limit at infinity :

    if deg(numerator)>deg(denominator) -> tends to infinity (sign is to determine with the coefficient of the highest power)

    if deg(denominator)>deg(numerator) -> tends to 0

    if deg(denominator)=deg(numerator) -> tends to the quotient of the two coefficients corresponding to the highest powers.
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  9. #9
    MHF Contributor Mathstud28's Avatar
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    If you would

    have read my earlier posts I already went over those methods...thanks for helping though!
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  10. #10
    Moo
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    Your first message was about using l'Hôpital's rule o.O
    And you were wondering if this was easier or not...
    Make your mind ^ ^
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  11. #11
    MHF Contributor arbolis's Avatar
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    Studying the degree is easier for me, since (sometimes, like in this example) you can solve the limit without requiring to derivate. Just factorizing and simplifying.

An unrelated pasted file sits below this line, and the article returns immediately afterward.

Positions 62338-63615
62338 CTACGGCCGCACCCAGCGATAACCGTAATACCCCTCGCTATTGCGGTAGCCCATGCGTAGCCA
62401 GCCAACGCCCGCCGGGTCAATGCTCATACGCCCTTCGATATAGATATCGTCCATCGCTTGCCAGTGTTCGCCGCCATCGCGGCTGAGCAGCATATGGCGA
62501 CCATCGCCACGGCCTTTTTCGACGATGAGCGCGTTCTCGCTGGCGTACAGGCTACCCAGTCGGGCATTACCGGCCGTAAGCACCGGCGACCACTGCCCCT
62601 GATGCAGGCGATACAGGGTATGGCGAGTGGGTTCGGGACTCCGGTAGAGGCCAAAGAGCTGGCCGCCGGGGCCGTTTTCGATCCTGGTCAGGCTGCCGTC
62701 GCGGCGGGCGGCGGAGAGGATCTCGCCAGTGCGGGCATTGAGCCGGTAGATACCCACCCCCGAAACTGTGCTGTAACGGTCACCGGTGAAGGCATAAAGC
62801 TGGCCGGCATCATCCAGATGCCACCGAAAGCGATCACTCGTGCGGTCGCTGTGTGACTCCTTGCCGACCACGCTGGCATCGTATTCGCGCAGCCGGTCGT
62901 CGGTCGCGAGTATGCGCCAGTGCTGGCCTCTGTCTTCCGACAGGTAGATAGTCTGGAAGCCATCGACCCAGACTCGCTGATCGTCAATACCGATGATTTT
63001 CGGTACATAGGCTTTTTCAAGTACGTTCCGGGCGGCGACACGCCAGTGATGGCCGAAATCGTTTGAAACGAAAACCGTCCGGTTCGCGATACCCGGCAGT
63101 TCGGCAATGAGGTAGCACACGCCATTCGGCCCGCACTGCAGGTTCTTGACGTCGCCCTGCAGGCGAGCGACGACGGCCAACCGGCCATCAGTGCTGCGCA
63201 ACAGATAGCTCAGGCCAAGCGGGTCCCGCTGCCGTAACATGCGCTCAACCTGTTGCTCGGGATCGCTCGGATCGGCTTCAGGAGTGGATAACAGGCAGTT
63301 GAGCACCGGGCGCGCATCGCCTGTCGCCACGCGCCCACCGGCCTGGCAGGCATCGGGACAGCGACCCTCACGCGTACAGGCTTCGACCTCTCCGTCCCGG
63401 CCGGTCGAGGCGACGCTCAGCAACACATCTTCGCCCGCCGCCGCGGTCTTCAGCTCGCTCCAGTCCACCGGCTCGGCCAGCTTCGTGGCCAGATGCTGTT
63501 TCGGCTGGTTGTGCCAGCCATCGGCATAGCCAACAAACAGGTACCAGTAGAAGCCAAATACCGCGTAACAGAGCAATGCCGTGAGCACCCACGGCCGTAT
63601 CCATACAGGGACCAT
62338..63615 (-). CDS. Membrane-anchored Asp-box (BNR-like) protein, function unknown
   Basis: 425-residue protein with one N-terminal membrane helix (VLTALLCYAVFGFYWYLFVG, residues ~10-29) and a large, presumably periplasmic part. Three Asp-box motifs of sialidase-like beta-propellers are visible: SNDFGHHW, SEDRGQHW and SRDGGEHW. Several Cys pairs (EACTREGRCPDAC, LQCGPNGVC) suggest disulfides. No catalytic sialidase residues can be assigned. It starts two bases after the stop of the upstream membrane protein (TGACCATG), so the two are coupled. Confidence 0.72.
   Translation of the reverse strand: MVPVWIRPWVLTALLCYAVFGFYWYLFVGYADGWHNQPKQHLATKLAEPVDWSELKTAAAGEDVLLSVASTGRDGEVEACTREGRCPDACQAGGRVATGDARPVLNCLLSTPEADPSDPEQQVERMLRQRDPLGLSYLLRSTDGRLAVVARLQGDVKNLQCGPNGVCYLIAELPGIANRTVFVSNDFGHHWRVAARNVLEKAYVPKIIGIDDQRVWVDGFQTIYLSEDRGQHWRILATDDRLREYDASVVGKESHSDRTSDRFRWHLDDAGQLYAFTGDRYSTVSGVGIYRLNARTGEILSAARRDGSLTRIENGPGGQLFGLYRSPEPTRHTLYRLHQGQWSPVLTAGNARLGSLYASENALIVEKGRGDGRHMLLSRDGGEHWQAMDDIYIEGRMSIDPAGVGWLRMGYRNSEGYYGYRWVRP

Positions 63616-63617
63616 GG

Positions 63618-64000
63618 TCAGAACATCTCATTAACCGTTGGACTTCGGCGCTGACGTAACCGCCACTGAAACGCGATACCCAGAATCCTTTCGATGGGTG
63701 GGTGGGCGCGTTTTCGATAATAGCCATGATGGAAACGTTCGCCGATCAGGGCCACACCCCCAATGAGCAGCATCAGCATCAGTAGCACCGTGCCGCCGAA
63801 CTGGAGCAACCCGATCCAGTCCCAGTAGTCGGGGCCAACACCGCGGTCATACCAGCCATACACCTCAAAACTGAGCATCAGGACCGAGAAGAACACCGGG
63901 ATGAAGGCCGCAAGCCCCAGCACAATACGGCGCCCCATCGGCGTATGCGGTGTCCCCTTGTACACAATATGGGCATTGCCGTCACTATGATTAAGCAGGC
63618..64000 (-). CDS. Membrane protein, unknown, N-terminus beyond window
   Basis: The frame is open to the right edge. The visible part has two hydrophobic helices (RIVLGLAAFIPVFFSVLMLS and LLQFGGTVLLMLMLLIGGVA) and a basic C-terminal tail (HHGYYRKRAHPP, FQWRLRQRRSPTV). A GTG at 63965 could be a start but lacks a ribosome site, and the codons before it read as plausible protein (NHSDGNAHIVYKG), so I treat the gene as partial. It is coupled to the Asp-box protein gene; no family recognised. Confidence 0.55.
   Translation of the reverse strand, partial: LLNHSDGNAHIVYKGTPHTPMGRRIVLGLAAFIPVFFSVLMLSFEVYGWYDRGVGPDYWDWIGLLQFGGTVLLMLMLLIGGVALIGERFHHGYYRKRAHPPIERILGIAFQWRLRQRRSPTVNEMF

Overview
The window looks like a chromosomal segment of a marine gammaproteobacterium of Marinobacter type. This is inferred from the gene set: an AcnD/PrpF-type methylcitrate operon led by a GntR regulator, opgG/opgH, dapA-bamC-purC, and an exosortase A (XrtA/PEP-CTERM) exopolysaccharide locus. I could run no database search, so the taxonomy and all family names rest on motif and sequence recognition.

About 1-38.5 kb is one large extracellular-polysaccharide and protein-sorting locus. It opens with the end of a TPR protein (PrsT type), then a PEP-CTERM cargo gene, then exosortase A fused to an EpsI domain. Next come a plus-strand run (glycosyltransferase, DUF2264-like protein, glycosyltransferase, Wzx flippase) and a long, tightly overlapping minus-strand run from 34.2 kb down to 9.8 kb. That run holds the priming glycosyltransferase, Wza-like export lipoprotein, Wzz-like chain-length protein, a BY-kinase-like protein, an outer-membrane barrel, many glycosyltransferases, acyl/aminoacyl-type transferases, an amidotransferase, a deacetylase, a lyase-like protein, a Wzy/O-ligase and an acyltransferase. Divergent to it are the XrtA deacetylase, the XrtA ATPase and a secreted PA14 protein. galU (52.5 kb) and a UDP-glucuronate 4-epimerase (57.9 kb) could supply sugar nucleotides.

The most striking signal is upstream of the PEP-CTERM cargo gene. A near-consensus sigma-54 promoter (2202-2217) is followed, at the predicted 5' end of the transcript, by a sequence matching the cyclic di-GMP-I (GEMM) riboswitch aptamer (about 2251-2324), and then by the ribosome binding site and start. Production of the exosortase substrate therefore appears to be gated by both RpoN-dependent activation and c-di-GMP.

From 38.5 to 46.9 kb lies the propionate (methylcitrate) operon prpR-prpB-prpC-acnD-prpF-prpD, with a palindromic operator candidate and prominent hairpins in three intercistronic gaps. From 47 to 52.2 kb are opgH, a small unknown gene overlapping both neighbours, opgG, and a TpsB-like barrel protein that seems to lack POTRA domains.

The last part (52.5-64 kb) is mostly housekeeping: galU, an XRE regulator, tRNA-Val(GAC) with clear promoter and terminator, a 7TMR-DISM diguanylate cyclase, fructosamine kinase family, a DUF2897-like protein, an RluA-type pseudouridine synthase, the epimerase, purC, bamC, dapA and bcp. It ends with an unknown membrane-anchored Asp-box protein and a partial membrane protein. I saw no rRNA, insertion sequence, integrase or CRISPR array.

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  12. #12
    MHF Contributor Mathstud28's Avatar
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    Just wondering

    Quote Originally Posted by Mathstud28 View Post
    if this is what you did arbolis I am sorry I am just making it clear through LaTeX...ok you have \lim_{n \to {\infty}}\frac{(n+1)(n+2)}{2n^2}=\lim_{n \to {\infty}}\frac{n^2+3n+2}{2n^2}=\lim_{n \to {\infty}}\frac{n^2+3n+2}{2n^2}\cdot\frac{\frac{1}{  n^2}}{\frac{1}{n^2}} which equals \lim_{n \to {\infty}}\frac{1+\frac{3}{n}+\frac{2}{n}}{2}=\frac  {1+0+0}{2}=\frac{1}{2}